Friday, 24 October 2014

That Flipping LMS

I spend a fair bit of time (read too much) working with learning management systems (or LMS) and it's amazing how often people moan about their LMS.  Often there's good cause to moan with some of them being fairly awful (no naming and shaming here though) but sometimes it's because of the way people approach and use the LMS.  I work predominantly with open source LMS like Moodle and Totara and they're very flexible tools, but there's definitely a right and wrong way to do things with them.  Problem is most people see red and moan about the flipping LMS.

Not that I'm averse to original thought, but during a #lrnchat session I heard some great words of wisdom from Adam Weisblatt (a learning technologist a bit like me but more intelligement and all that) and checked his blog.  Well worth a read and he introduced a concept called the Flipped LMS... and that's where were at here; instead of moaning about the flipping LMS let's consider Flipping the LMS.

Hopefully some of you are aware of the Flipped Classroom approach which has really revitalised a lot of (desperately in need of a revamp) boring old lectures.  In a nutshell, the approach is that instead of trying to cram a lecture full of knowledge based learning and then give out assignments, the students get all the knowledge based stuff as pre-reading or research, then during the 'lecture' time they spend the time working on 'assignments' or problems.  If you think about it we reflect a lot of that in our good elearning these days with 'pull' elearning where you aren't force fed the knowledge part and you have to go and get what you need to know.

Well the flipped LMS is much the same principle.  The first idea is to recognise that there is knowledge beyond yours out there so we don't have to try and cram our LMS full of every piece of knowledge there is.  Let the learners go elsewhere to find the information and then come back.  Then your LMS is the focus of the assessments (the bits that are easy to track) and communication so that you can track what needs to be tracked.  It's a far less restrictive way of doing things and allows the learners much more freedom in their 'learning' and they can then use the LMS to prove what they have learned rather than trying to learn everything in the LMS.  It also fits much better into a pervasive learning model.  If you subscribe to 70/20/10 or a variant of such, it means that your assessment sits in that small piece of the pie - great for your LMS and great for your learners.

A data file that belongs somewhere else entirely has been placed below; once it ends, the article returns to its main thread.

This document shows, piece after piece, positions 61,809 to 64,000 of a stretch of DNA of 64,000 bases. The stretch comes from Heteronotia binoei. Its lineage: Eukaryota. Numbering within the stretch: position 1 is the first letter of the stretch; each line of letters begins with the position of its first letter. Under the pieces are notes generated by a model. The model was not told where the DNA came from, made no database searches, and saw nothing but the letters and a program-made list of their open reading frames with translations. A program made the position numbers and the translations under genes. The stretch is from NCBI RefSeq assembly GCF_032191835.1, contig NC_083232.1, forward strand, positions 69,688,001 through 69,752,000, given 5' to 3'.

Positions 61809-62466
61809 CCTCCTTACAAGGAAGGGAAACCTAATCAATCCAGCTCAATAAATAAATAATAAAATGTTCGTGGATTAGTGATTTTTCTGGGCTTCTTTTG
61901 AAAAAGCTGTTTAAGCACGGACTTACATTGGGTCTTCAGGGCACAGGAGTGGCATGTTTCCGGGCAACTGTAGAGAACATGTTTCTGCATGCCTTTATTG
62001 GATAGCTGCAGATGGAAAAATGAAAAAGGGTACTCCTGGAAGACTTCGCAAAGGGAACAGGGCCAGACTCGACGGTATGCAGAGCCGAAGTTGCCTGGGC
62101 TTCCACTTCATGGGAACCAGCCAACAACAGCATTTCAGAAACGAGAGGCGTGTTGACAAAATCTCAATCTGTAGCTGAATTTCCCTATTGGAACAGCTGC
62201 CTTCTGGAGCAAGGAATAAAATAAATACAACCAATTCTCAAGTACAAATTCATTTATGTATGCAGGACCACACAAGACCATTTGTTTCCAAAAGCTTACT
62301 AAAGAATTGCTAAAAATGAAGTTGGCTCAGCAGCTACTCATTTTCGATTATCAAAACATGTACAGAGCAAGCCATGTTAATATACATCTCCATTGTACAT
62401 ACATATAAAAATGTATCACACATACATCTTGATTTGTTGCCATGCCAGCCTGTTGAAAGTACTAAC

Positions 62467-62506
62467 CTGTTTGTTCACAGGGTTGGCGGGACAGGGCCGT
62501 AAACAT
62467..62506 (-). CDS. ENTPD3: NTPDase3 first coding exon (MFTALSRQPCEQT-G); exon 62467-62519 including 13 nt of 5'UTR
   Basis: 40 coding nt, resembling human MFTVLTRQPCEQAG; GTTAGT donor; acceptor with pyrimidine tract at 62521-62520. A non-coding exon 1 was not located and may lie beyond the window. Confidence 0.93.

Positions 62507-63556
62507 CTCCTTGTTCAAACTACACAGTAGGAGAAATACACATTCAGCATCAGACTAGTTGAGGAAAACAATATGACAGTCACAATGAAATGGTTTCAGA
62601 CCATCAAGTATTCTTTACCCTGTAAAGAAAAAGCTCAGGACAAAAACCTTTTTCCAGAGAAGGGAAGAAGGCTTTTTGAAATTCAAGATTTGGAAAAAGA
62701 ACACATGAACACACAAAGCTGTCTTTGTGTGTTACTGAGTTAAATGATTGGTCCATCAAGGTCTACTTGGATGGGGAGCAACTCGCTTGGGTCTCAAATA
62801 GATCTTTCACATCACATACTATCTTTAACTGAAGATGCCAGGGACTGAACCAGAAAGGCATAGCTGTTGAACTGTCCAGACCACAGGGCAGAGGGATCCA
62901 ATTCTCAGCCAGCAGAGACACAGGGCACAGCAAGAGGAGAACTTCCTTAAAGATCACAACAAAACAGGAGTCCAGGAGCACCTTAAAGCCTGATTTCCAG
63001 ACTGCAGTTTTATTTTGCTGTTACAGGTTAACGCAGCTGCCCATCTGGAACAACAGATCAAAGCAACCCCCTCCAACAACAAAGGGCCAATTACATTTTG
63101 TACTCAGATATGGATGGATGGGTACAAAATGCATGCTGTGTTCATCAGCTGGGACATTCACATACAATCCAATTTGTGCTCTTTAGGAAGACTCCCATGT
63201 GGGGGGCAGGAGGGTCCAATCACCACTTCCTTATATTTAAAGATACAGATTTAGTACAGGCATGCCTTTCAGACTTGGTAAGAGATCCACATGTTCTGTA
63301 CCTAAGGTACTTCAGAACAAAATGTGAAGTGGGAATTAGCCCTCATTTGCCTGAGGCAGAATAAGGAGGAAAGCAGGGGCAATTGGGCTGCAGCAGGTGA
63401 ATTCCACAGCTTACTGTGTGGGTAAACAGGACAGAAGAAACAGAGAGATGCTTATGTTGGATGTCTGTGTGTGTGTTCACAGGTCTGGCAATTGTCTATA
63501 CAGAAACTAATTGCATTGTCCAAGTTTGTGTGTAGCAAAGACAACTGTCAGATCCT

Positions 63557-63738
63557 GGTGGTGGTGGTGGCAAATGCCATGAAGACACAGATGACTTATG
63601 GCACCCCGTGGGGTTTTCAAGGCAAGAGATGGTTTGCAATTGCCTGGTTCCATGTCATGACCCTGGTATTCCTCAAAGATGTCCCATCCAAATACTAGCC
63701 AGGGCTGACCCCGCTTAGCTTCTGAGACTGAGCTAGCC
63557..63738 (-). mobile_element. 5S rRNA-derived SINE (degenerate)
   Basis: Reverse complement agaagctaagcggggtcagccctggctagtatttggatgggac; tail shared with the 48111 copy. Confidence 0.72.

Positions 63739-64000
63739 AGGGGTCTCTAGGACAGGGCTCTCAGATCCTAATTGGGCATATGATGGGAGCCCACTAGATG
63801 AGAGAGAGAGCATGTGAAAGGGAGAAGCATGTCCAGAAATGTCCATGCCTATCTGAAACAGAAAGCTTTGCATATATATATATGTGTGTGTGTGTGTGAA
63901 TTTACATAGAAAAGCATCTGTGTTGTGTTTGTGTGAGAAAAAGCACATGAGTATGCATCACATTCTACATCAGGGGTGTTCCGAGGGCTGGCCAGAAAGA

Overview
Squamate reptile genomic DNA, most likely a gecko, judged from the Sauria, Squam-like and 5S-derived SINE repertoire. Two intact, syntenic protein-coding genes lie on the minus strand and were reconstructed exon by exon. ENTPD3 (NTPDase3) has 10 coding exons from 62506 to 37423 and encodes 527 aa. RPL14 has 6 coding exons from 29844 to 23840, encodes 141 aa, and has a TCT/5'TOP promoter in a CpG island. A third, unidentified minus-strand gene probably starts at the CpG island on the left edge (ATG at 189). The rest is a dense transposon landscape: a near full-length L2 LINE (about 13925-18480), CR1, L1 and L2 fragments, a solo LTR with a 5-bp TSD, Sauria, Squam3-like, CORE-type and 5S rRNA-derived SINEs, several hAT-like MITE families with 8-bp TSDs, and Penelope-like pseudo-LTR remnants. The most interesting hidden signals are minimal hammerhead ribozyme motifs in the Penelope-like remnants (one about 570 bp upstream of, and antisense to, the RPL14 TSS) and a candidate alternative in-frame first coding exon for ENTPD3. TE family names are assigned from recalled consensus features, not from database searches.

Thing is, calling it a flipped LMS is a bit of a misnomer.  The LMS is a tool that can be used in a variety of ways; some creative like this and others as a potential store of all the information.  It's not actually turning the LMS completely on its head, it's just about approaching it slightly differently.  Thing is, most learning is going to lie outside of your LMS whether you like it or not, so finding ways to embrace and maximise the opportunities should be your aim.

In short, flipping an LMS is like flipping a classroom; it's about maximising the effect of limited time or space with learners and recognising that the 'knowledge' piece is only part of the puzzle.

Thanks again to Adam and apologies if I've trashed your perfectly good ideas on the subject :)